Best Defense

Thomas E. Ricks' daily take on national security.

Bensahel blasts back: What Tom doesn’t understand about defense technology

Here is Nora Bensahel’s response to my comment the other day that her paper on the state of the defense establishment, while generally good, was off track on defense technology. I agree with her point about the defense acquisition process, and wonder if we simply should shutter it. “We actually agree more than we disagree ...

Wikimedia Commons
Wikimedia Commons
Wikimedia Commons

Here is Nora Bensahel's response to my comment the other day that her paper on the state of the defense establishment, while generally good, was off track on defense technology. I agree with her point about the defense acquisition process, and wonder if we simply should shutter it.

"We actually agree more than we disagree about the importance of maintaining U.S. technological superiority in the future.  You rightly point out that explosive growth of advanced technology is coming primarily from the civilian sector and not the defense sector - which I should have emphasized more clearly.  And I completely agree that maintaining technological superiority will require the U.S. military and defense industry to focus on adapting civilian technologies for military use whenever and wherever possible.

However, I see three big challenges ahead.

Here is Nora Bensahel’s response to my comment the other day that her paper on the state of the defense establishment, while generally good, was off track on defense technology. I agree with her point about the defense acquisition process, and wonder if we simply should shutter it.

“We actually agree more than we disagree about the importance of maintaining U.S. technological superiority in the future.  You rightly point out that explosive growth of advanced technology is coming primarily from the civilian sector and not the defense sector – which I should have emphasized more clearly.  And I completely agree that maintaining technological superiority will require the U.S. military and defense industry to focus on adapting civilian technologies for military use whenever and wherever possible.

However, I see three big challenges ahead.

First, the current acquisition process would need to be completely overhauled in order to rapidly incorporate cutting-edge technologies.  Apple releases a new version of the iPhone every year, while even the speediest acquisition programs take years. Plenty of ink has already been spilled about how to reform the acquisition process (including a report that I co-authored last year).  Fundamentally, this is a whole lot easier said than done.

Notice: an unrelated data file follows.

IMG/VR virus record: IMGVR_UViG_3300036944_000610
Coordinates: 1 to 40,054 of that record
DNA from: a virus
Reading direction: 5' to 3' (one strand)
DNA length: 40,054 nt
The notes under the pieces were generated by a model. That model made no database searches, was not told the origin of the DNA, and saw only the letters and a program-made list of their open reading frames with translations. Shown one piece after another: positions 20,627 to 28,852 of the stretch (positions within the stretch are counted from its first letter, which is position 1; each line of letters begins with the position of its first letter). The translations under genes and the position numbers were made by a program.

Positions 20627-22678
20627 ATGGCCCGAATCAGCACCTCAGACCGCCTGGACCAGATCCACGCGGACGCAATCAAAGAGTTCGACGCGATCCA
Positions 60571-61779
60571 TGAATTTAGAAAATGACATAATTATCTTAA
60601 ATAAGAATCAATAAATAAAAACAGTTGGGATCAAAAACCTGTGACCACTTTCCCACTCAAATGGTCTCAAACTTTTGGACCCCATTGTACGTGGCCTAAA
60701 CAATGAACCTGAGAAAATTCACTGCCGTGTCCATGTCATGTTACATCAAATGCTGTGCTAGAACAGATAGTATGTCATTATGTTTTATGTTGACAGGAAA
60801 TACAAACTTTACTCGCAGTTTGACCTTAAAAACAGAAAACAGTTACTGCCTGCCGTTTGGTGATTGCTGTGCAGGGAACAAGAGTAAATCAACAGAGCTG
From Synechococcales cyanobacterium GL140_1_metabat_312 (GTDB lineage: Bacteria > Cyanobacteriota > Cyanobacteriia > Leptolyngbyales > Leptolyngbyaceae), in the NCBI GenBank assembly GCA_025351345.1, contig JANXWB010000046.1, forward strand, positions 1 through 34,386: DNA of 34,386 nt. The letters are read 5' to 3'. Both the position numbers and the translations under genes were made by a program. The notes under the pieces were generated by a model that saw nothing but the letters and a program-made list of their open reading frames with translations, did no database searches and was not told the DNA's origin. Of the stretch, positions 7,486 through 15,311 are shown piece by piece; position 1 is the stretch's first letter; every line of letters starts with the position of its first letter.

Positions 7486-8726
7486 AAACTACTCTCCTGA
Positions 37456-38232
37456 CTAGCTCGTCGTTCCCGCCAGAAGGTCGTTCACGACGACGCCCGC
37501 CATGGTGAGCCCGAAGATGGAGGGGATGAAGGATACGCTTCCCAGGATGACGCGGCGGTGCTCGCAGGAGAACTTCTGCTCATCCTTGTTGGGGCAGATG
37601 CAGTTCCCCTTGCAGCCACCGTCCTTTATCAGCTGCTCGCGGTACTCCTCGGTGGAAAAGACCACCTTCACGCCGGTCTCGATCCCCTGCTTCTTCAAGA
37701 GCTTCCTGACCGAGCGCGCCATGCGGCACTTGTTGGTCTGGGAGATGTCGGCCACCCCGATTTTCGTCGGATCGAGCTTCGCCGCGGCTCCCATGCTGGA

Second, innovative civilian technologies are being developed around the world, not just in the United States, and that trend will only grow in the future.  DOD will continue to have some understandable security concerns about relying on technologies developed outside the United States, even if those technologies provide the best capabilities.

Finally, some defense technologies simply cannot and will not be produced by the civilian sector.  Companies that are motivated primarily by market share and profits will never produce everything that the U.S. military needs.  That’s why I argued that DOD still needs to invest in its own research and development – but only in those areas where civilian technologies cannot provide a solution. 

What I have in mind is very different from an approach “rooted in the industrial approach used in the Cold War.”  Hopefully, this discussion will help make that much more clear.”

Thomas E. Ricks covered the U.S. military from 1991 to 2008 for the Wall Street Journal and then the Washington Post. He can be reached at ricksblogcomment@gmail.com. Twitter: @tomricks1

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